Iowa County CLEA-N (Clean Local Energy Alliance – Now)

  • Completed an energy efficient lightbulb exchange, distributing 750 bulbs to 1100 households, which will save an estimated $550,000 of electrical costs over the lifetime of the bulbs and reduce carbon dioxide emissions by nearly 200 metric tons annually.

  • Partnered with a local solar contractor for a “solar group buy,” with a goal of adding solar to at least fifty homes and businesses. The group buy makes solar energy more accessible, as it reduces the cost and streamlines paperwork.

Southern Driftless Grasslands

  • Worked with landowners to improve over 1,000 acres of grassland habitat.

  • Displayed the Celebrate Grasslands! Exhibit at six local libraries. This traveling exhibit on grassland bird ecology shared insights into preferred habitats, stories of migration, and protection efforts.

  • Created a video highlighting conservation practices adopted by grassland managers and landowners to enhance grassland habitat.

Transmission line opposition

  • With the dedicated support of our law partners at ELPC, DALC pursued cases against ATC and received encouraging signs in both state and federal court, as judges agreed that conservation groups are likely to prevail on the merits of the case.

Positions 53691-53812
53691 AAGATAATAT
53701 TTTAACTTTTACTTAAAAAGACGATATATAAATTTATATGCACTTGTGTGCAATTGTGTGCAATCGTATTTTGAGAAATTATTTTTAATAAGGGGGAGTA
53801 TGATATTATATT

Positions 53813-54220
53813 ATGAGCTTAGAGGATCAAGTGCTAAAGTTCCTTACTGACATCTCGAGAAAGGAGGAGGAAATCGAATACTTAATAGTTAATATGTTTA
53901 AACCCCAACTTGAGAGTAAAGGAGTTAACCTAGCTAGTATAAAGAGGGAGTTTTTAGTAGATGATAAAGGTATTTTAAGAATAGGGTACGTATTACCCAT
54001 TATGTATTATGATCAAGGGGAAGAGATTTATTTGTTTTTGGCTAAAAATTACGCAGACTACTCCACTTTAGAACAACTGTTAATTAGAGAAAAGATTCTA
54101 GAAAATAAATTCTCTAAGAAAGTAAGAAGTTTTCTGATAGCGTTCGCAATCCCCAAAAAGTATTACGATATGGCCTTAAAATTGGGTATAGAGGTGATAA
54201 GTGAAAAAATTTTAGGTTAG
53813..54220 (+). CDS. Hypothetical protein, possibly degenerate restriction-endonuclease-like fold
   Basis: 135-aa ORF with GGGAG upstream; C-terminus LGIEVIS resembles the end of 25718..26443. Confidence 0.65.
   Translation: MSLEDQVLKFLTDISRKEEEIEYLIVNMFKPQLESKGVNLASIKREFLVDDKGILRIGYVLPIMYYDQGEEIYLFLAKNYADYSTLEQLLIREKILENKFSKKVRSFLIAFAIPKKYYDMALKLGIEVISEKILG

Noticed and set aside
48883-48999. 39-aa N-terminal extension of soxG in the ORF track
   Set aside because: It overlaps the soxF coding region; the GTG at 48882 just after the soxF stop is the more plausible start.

• Opponents of ATC worked hard throughout the year to make their voices heard by attending hearings, contacting elected officials, putting up signs, and attending a vehicle protest parade in November.

  • In early 2022, our efforts were rewarded. The U.S. District Court for the Western District of Wisconsin issued a ruling blocking the Cardinal-Hickory Creek (CHC) transmission line project from crossing the Upper Mississippi River National Wildlife and Fish Refuge. We have a ways to go to completely stop the transmission line, but this ruling certainly bolsters our efforts and reinvigorates our campaign.

Organizational Capacity

Completed our five-year accreditation renewal. Accreditation by the national Land Trust Alliance shows that DALC meets the highest standards of excellence, trust, and permanence. Renewal is an intensely detailed process and we commend our Operations Manager, Natasha Rank, for leading this process!

Added four new board members. Jordy, Yasi, Peter, and Tim have brought a wealth of knowledge about land restoration, public policy, and local communities to DALC, and contributed so much to our work in their first year. Thank you!

Held ongoing JEDI conversations. Staff explored issues around justice, equity, diversity, and inclusion in preparation for a deeper commitment to JEDI work as we enter our next strategic plan.

Accepted a major gift. We were honored to receive a $100,000 gift from Don Nelson, the uncle of our Project and Grants Specialist Barb Barzen. A longtime conservationist in his hometown of Northfield, MN, hearing DALC’s mission statement instantly touched Don’s heart. This gift, provided from an IRA distribution, will help plant the seed to inspire other IRA distributions, and will be used over multiple years to leverage other funds and support the Lowery Creek Watershed Initiative and other projects.